iOS apps can read metadata revealing users’ location histories

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EXIF through a gift shop full of personal data.

In what looks like an Apple oversight, a developer has discovered that apps can access image metadata and therefore a pretty good history of iThing users’ location.

Felix Krause, founder of Fastlane.Tools, reported the issue here and explains that “If an app gets permission to access the image library, it will get full access to all image metadata also, including the exact location.

“This is a serious privacy issue, as third party camera apps that want to just store a picture the user took, will also get full access to all photos and their locations in their image library.”

It’s ridiculously easy to grab user image metadata after that:

PHFetchResult *photos = [PHAsset fetchAssetsWithMediaType:PHAssetMediaTypeImage options:nil];

for (PHAsset *asset in photos) {
    if ([asset location]) {
        // Access the full location, speed, full picture, camera model, etc. here

In his proof-of-concept at GitHub, Krause explains he “built the initial prototype within under an hour”.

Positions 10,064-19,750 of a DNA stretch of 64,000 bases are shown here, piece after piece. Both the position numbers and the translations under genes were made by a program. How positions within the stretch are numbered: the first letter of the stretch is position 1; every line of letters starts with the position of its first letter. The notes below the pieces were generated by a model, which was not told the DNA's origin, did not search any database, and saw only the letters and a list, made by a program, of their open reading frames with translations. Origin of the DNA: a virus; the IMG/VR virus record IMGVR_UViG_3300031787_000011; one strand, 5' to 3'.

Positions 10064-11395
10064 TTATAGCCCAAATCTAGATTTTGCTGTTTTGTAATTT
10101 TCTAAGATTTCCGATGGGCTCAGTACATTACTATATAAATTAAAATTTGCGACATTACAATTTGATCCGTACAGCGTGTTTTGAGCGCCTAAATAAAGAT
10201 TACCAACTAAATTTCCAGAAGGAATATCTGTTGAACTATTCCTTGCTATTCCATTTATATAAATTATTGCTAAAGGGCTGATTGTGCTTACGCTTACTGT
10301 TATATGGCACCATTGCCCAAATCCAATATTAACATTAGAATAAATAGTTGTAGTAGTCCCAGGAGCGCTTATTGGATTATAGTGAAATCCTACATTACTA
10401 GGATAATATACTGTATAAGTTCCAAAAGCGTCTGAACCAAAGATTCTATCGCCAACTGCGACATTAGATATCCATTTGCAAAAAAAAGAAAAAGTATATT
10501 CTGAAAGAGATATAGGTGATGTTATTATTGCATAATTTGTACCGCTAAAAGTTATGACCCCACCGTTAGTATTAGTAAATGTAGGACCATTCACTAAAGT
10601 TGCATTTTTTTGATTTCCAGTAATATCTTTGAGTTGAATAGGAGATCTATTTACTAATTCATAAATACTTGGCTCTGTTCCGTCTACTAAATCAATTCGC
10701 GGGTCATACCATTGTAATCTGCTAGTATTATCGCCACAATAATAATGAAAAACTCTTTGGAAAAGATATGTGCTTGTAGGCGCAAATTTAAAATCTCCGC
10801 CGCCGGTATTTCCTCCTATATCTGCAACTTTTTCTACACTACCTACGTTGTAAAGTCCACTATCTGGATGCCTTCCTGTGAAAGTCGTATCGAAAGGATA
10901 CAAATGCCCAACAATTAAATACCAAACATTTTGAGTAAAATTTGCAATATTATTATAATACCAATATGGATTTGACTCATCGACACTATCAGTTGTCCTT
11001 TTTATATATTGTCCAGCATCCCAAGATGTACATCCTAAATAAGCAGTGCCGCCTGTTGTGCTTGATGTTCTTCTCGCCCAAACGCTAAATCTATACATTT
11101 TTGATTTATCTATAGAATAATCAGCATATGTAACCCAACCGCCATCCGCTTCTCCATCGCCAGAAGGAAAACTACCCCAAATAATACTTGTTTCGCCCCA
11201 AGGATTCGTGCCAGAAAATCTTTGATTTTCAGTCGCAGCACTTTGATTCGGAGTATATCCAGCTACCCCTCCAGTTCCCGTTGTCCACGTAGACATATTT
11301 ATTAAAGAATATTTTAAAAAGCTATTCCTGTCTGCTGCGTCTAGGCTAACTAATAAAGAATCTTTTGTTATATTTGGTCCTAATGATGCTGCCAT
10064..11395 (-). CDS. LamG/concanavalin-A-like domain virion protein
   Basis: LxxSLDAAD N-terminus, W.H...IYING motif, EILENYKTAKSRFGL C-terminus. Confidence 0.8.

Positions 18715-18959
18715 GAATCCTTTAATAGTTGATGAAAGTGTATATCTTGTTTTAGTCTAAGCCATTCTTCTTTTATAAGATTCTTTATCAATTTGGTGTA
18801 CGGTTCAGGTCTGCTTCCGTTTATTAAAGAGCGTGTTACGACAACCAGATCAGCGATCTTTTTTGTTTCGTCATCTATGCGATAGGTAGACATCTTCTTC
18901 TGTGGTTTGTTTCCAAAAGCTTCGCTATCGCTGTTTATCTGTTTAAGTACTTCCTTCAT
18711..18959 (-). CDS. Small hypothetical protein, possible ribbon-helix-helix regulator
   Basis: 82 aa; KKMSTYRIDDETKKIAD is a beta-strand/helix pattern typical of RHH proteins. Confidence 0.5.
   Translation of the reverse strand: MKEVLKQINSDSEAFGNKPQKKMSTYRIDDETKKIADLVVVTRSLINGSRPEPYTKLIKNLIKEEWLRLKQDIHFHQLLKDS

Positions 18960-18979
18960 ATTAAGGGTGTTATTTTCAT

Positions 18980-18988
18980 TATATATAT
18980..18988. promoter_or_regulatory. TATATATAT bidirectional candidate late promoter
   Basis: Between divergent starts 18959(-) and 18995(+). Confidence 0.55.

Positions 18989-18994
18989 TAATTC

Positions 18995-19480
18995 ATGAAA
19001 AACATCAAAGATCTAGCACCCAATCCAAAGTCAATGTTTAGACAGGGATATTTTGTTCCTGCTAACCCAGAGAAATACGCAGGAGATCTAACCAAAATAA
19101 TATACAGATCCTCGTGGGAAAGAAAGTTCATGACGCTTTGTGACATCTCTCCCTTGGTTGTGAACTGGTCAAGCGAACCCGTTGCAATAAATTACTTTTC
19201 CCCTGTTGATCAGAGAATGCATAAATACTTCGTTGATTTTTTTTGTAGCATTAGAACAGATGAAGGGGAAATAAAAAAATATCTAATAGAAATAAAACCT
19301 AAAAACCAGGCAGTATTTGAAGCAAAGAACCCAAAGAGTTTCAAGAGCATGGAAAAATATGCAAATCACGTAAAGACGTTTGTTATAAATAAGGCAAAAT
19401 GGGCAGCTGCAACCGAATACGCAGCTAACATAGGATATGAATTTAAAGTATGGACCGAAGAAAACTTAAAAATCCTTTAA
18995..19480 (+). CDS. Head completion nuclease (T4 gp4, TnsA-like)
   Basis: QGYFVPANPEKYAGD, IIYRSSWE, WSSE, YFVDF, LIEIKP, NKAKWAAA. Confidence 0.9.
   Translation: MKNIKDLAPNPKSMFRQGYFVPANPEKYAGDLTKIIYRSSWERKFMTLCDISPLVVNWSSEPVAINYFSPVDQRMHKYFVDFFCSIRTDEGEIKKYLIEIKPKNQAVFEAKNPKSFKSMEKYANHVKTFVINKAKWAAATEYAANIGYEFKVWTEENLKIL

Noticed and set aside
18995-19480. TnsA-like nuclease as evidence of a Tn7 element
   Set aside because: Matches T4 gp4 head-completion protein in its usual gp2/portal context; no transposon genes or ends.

The entire EXIF data set is available to an app with permission to access the image library, so it’s more than just a user’s location. Krause gives the following list:

  • The exact location of each asset;
  • The physical speed in which the picture/video was taken (how fast did the camera move);
  • The camera model;
  • The exact date + time; and
  • Other exif image metadata.

All of which opens up very rich potential for abuse.

Krause says Apple needs to rework photo permissions, either asking a user to give explicit permission for an app to access image metadata; or to separate out permissions for selecting a photo, and granting access to the photo library.